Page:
If you manage to begin this movie without knowing it is about the sinking of the Titanic, the opening scenes will cue you—and then all shall be known.
The first time you watch it you will feel as though you are re-watching it, and each time you watch it thereafter it will seem fresher than before. Suspense does not drive this movie, nor does any sort of Character development as we would generally understand it. There is no central love story, no main character (although the acting is superb), and as we bid adieu to each person our attention does not slacken. Each is introduced as a well-known character, and leaves as a good friend (including the card shark and the coward), but still we realize this tragedy transcends the fate of the passengers. This is a strange film: it is a film about a boat, or rather, three boats—The Titanic, the Carpathia, and the Californian—and their ill-fated night in the Atlantic.
The Titanic is the technological pride of the people, and that pride is taken beyond anything we see today, except perhaps the Apple-fanatic’s attachment to his operating system. A perceived slur against the ship prompts patriotic correction by nearby strangers, and we note the satisfaction of the principals aboard and the reverence shown them by the first-class passengers. If the Titanic is the tragic hero, then perhaps human pride is the flaw, and yet within the context of this larger tragedy, a more subtle conflict is developing.
One of the tactics of the film immediately noted is the jarring juxtaposition of silence and noise throughout the film. While whistles screech and rockets whistle, while water thunders over bulkheads and the third class passengers mob stairways and eventually the deck, the ships officers, engineer, and wealthy passengers remain composed and calm. Bookending the chaos between itself and those magnificent men and women, as though the chaos were the battlefield and humanity the soon-to-be-extinguished foe, is a sea strangely, silently swallowing the Titanic, a sea so strangely silent in its malice that the ‘plop plop’ of life boats striking the water is eerily carried across the waves.
Across these waters in the final moments of the Titanic, though, comes another sound: the sound of a hymn sung by a solitary bass. And perhaps music is a fitting expression for the final victory of humanity against fear and chaos as the ultimate expression of passion controlled by form.
The abyss, the chaos, loses both its fascination and its power before the presence of the one who orders. It is strange that we now believe that those things which are ordered, or repetitious, are not alive, or not powerful. Sameness once hinted at the presence of the divine: the stars and planets were Gods because they were unchanging. Now the discovery of patterns in our brains is leading us toward an acceptance of the belief that life itself is neither meaningful nor existent, as though order were contrary to life. Leave these considerations for those who doubt the existence of the soul and eternal life, you say, and rightly so, but be careful lest a similar error deprive you of that life.
Form is the backbone of the life of prayer, and of our prayer life: The Mass depends almost entirely upon the words said, the emotions of the priest matter not a bit, unless they influence his will; monks live a life known for its structure; The Church recommends the Daily Office to all Catholics, extolling it above private prayer. Even the prayers recommended for private devotion are structured: what is the rosary but the repetition of the same few prayers again and again in a set order, and yet it is the favored prayer of the Mediatrix of all Grace. I have found in my spiritual life unformed prayer (parading as an unmitigated and exclusive good under the name ‘prayer from the heart’) has always lapsed into nothing if unsupported by a structure—through its inability to withstand the emotions. The very desire to regulate this prayer is a recognition of the need to give it form: when I say I will spend 10 minutes a day in unformed prayer I have subjected it to repetition, and then isn’t a repetition requested by Christ (the Our Father; He doesn’t say ‘the first time you pray, pray Our Father…’), our Lady (the Rosary) or even our Spiritual Fathers (‘read scripture daily’) better? Well-informed form is in the end the subjection of ourselves in our emotions and our will to the Truth…and the Truth will set you free.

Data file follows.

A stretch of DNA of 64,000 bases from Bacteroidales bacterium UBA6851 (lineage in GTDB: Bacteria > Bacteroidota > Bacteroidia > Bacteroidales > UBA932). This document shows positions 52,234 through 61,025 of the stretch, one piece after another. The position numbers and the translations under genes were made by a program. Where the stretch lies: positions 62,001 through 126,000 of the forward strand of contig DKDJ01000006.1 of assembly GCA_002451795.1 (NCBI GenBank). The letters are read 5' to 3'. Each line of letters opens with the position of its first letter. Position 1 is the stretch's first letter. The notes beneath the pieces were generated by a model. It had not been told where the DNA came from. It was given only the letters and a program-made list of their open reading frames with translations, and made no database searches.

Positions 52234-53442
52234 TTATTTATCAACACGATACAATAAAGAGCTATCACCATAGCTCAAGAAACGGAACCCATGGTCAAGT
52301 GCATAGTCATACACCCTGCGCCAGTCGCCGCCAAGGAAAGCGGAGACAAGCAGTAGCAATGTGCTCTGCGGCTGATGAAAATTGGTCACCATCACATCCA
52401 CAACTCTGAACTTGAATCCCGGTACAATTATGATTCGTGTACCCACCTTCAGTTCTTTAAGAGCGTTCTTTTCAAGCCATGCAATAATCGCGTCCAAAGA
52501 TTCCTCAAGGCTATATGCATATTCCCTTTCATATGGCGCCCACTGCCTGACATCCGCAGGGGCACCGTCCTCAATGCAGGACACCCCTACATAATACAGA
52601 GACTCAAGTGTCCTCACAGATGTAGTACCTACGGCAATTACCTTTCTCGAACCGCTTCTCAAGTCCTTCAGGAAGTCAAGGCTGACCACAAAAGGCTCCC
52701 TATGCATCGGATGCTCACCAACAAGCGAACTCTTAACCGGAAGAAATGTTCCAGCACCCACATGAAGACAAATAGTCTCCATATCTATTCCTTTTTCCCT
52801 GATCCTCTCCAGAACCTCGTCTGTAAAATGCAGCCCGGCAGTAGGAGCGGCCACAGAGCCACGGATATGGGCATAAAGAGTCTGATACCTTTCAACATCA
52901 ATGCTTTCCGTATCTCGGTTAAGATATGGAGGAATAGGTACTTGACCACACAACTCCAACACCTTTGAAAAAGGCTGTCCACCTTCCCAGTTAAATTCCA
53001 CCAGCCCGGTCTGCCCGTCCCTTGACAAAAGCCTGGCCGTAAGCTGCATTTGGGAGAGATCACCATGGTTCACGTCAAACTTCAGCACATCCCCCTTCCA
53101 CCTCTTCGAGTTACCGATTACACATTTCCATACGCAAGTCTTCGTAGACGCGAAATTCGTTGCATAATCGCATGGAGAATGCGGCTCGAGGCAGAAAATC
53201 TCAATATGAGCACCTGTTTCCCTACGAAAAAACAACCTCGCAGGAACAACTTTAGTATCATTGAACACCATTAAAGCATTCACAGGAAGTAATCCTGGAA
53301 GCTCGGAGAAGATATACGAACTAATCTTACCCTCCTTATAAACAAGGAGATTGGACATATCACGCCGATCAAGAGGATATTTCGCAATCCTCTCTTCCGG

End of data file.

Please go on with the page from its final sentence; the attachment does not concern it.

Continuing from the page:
Approach this thought from another angle, which returns to A Night to Remember: that of the good of social form. It is easy enough to no longer say thank you every time you are expected to, rightly believing that often it does not come from the heart; it is simple to forego handshakes and smiles, platitudes and apologies, in the hope of living a more honest life. Beware; isolation, pride, and hate lurk in the background. With few exceptions, the rejection of social norms stems from pride parading as honesty, and in the subjection of the polite to your judgment there is the danger of placing your opinion of your intelligence above your love for others.
I recently watched A Night to Remember with a group of friends and at the end the only criticism voiced was that the characters were unnaturally composed while facing nearly certain death. But this film closely follows eyewitness accounts, it in fact underplays the formality, giving each tendency to a single character (just one gentleman dresses formally to face death), which perhaps permits its attribution to eccentricity instead of to culture and custom. To counter our current fascination with individualism, which leads to isolation, perhaps as we watch A Night to Remember we might bear in mind that culture is the democracy of the deceased, that there seems to have been some consensus that fate is not the arbitrator of our faith, and that our human dignity is well defended by our adherence to tradition.